Give me liberty or give me an F

Four years ago I chose to attend college because I yearned for a higher education. Now, as an incoming senior I’m not so sure this personalized $40,000 per year education has been exactly my choice.

It is only mandated by the states that a student finish grades K-12. You would think because you are paying for your education, you would finally be able to design your own path, rather than succumb to the rules and regulations of the administration. And from my perspective, attendance should be seen as a matter of respect for your professor rather than an obligation.

Chapman policy states that if a student misses 20 percent or more of class time they automatically fail the class.

Don’t get me wrong, there is a purpose to every rule, but when you strip the rule down to its basic meaning, it is essentially the loss of your personal freedoms.

If I can show up to class only on test days and still pass with flying colors should I not be able to succeed in the class? If I never miss a deadline is it really accurate to say my effort is equivalent to that of a student who doesn’t turn his or her projects in on time, yet shows up to class everyday?

We pay hundreds of thousands of dollars to graduate from a private university, yet the entire time we are still not able to enact the simplest of human rights, our freedom of choice.

I work two jobs, am taking 18 credits, have an internship and am involved in clubs and Greek organizations on campus. So if I am acing every essay, exam and project thrown at me then my attendance says nothing about my capability and understanding of the material—which is the true purpose of higher education.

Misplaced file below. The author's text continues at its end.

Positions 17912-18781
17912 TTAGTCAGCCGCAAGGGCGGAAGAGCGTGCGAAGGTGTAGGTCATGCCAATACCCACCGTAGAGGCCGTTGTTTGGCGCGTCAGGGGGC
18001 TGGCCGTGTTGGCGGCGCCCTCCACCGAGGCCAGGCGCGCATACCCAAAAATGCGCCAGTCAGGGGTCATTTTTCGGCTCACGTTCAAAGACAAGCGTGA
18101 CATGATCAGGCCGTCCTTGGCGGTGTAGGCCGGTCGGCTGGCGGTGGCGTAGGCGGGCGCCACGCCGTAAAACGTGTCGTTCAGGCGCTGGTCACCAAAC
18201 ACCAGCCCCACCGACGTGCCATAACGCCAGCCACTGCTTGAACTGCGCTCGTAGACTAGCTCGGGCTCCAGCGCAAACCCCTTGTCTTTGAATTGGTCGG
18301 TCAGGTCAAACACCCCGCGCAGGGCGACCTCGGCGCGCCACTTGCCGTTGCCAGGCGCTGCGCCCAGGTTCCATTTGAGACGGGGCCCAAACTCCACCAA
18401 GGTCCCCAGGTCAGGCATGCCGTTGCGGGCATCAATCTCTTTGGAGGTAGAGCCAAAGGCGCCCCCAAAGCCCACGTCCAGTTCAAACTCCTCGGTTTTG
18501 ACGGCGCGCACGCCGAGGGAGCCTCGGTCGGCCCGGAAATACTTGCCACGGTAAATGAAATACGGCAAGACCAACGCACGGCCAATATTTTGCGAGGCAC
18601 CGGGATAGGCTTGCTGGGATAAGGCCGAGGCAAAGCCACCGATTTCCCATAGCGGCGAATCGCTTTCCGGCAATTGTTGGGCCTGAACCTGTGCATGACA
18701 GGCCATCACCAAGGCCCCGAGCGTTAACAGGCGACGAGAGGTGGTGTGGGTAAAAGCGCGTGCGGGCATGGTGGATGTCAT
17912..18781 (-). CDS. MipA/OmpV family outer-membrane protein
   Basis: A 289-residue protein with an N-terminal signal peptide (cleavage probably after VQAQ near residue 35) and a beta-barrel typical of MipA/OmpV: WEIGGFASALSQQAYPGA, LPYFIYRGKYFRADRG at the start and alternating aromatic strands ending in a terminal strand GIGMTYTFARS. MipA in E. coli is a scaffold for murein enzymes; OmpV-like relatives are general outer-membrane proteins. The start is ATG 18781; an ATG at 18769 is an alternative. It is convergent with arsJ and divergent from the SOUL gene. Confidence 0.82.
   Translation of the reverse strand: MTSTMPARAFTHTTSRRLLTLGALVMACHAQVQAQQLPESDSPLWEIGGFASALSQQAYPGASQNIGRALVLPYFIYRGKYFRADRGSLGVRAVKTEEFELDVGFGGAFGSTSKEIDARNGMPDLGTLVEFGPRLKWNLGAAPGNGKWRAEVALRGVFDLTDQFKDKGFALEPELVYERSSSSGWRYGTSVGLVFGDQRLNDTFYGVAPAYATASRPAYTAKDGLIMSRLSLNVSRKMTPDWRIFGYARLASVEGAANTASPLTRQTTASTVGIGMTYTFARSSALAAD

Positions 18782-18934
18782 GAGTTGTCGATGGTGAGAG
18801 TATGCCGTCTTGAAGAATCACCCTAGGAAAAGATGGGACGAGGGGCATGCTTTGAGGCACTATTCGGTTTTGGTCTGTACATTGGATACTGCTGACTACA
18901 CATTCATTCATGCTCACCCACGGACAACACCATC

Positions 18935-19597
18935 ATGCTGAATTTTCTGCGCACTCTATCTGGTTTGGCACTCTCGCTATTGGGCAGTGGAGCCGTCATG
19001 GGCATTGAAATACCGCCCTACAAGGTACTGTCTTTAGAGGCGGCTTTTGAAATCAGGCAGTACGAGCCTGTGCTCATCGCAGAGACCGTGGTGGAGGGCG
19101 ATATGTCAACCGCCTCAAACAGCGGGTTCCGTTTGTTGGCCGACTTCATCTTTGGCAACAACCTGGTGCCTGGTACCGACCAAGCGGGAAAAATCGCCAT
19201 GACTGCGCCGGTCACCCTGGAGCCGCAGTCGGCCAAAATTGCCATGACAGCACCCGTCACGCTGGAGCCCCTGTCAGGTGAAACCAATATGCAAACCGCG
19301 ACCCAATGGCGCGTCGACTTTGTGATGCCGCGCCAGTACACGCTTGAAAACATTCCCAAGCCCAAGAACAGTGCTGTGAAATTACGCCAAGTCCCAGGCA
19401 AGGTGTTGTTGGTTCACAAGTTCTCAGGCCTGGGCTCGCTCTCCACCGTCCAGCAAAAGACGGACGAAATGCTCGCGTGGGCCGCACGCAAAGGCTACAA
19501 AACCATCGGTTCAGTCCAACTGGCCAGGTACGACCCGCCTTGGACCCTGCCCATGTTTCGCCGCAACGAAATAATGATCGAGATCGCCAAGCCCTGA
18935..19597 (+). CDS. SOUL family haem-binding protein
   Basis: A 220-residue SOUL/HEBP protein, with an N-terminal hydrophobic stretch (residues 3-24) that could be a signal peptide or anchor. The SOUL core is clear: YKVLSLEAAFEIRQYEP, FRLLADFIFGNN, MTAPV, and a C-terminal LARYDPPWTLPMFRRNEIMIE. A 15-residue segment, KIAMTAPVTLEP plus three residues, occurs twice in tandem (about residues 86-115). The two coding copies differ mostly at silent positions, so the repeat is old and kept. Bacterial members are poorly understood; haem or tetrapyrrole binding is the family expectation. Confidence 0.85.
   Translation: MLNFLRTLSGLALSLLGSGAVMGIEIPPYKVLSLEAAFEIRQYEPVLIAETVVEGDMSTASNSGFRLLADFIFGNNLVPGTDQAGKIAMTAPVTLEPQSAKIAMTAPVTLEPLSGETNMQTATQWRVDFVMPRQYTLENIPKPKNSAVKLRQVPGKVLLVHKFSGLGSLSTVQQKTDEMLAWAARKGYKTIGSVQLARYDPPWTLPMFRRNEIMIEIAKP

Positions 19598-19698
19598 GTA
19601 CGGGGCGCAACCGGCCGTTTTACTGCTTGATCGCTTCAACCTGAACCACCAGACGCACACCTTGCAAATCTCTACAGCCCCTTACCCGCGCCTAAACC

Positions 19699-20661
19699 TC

We are here to better understand the concepts of our choice, not to be graded on how many times I sat at the desk taking notes, or more likely browsing the Internet. It should be up to the student whether or not sitting in class is more beneficial than perhaps spending some time in the library and working on assignments.

Without scholarships, grants or financial aid Chapman costs $20,520 a semester and that is not including a roof over your head or living expenses. You would think for that price you would be able to make a personal decision of whether or not to show up to class one day. It would be your own loss right?

I’m sure it could be argued that class discussions may lack conversation without the embodiment of the whole class, but there are solutions to this like online discussion boards and class emails.

I sign off on the loans and work the hours that pay for my education, proving the effort I put forth both academically and professionally, thus I should be able to choose when I take a seat in front of the whiteboard each week.


1 Comment

  • Interesting, but the writer DOES have freedom to choose. He chose to apply to, then attend, a school with a published rule that students cannot miss more than 20% of the scheduled classes. Having enrolled, he chose to accept those rules. Test scores do not mean that you have an understanding of course materials- the nuances of understanding are often a result of further discussion during class time. That discussion is more nuanced if the ideal class size is present. You chose to attend a school with small class sizes- somewhere where participation is important. Stop whining and participate, or attend an online university.

Leave a Comment